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The Simpsons (Classic): “Lisa The Iconoclast”

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“Lisa The Iconoclast” (season seven, episode 16; originally aired 2/18/1996)

In which the truth might set you free, but a noble spirit embiggens the smallest woman…


By all accounts, George Washington did not chop down his father’s favorite cherry tree. And if there’s any amount of truth to this popular American folktale—first printed in Parson Weems’ The Life Of Washington—the future first president of the United States certainly didn’t admit to the act with an infinitely quotable apology like, “I cannot tell a lie, I did it with my little hatchet.” And yet, despite its apocryphal nature, the story retains a tremendous power that extends beyond the simple act of myth-making. The main character and his future deeds (the heroic ones as well as the objectionable ones) matter not; the story of Washington and the cherry tree endures as a parable of honesty and contrition. It’s been told and retold so many times that any attempts to prove or disprove it are irrelevant. Like the story of Jebediah Springfield at the center of “Lisa The Iconoclast,” the importance is in the meaning, not the details. It takes the wisdom of Springfield’s wisest resident—and the hardheadedness of her noble buffoon of a father—to get that notion across.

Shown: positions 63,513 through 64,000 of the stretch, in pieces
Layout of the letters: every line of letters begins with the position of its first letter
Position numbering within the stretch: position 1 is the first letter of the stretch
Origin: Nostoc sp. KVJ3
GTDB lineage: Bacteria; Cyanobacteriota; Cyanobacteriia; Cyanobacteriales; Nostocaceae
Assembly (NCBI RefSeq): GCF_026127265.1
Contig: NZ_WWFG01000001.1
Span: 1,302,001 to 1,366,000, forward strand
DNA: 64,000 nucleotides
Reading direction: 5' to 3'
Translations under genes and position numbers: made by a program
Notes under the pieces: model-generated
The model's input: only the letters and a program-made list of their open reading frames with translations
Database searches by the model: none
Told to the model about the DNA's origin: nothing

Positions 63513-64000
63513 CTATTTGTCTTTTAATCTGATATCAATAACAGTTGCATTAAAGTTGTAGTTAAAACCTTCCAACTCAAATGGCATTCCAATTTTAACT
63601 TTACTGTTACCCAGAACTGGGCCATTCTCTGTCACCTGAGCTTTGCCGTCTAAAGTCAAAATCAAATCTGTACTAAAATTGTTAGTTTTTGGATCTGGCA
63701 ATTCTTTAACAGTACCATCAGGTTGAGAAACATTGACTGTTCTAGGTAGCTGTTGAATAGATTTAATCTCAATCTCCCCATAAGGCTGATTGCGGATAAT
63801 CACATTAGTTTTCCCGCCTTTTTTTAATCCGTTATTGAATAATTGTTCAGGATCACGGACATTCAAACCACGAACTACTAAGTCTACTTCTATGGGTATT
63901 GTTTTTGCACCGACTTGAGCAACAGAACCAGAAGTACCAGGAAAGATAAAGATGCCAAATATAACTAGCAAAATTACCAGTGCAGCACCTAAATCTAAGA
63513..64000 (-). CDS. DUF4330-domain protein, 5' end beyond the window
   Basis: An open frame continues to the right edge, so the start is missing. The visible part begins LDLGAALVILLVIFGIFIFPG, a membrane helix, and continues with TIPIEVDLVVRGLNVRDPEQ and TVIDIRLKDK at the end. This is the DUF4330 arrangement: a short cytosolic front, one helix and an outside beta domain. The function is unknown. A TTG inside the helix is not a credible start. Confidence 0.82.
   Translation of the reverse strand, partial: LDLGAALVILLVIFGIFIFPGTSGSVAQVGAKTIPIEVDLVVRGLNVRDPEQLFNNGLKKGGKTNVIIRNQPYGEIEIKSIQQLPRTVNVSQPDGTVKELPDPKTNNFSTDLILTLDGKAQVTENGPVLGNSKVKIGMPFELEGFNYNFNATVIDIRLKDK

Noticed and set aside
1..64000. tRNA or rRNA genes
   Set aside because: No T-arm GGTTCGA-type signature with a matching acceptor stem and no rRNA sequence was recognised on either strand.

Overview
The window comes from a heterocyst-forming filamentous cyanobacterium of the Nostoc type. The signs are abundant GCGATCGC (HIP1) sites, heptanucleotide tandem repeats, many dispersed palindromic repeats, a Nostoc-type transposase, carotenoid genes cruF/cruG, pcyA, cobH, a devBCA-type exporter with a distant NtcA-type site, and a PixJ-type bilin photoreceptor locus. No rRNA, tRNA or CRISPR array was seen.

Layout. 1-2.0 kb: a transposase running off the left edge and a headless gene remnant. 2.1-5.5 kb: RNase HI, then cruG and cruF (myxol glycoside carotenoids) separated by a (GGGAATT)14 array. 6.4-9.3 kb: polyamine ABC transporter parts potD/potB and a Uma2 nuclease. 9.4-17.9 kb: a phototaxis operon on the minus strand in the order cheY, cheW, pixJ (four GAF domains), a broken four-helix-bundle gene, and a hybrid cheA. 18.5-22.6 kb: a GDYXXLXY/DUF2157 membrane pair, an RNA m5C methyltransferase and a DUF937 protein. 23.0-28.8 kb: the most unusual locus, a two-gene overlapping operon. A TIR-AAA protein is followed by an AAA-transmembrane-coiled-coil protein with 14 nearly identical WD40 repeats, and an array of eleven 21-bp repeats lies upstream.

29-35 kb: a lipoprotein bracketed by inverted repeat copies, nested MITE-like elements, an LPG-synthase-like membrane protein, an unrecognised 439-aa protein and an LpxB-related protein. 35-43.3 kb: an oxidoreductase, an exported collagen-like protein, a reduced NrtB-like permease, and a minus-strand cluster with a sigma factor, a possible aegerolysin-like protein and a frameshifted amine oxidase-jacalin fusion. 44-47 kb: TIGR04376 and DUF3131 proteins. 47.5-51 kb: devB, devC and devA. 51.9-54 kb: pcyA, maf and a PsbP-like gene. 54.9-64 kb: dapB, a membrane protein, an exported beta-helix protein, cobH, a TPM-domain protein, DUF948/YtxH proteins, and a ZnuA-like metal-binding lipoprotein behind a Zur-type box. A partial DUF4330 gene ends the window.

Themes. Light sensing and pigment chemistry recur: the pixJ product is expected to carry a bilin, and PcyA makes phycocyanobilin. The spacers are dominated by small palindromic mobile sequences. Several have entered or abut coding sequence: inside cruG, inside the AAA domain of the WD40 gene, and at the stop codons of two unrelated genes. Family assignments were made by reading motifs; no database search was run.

In that emotional bedrock, even the most cockamamie plot can solidly take root. “Lisa The Iconoclast” is a funky little pop-culture pastiche, a 1970s paranoia thriller with a Frank Capra ending. (I was all happy with myself for identifying the Capra homage, only to watch the DVD commentary and curse the staff for mentioning the It’s A Wonderful Life director. I wanted to be right without being told I was right, dammit!) Movies like The Parallax View and Three Days Of The Condor get their kicks from exposing the seedy side of Mom, baseball, and apple pie—the advertising campaign for The Parallax View even alluded to the third of those quantities—which is at the heart of Lisa’s personal mission in this episode. All her life, she’s been taught to revere Jebediah Springfield and his cromulent sentiment that “A noble spirit embiggens the smallest man,” and the truth of his pirate past adds further doubts to Lisa’s already skeptical worldview. Fittingly, she’s joined in this episode by Donald Sutherland, representing Klute and the 1978 version Invasion Of The Body Snatchers, but working for the other side this time. As Hollis Hurlbut, Sutherland plays the tweedily unassuming villain just right, the rougher edges of voice conveying the amount of menace necessary for Hurlbut’s eventual heel turn.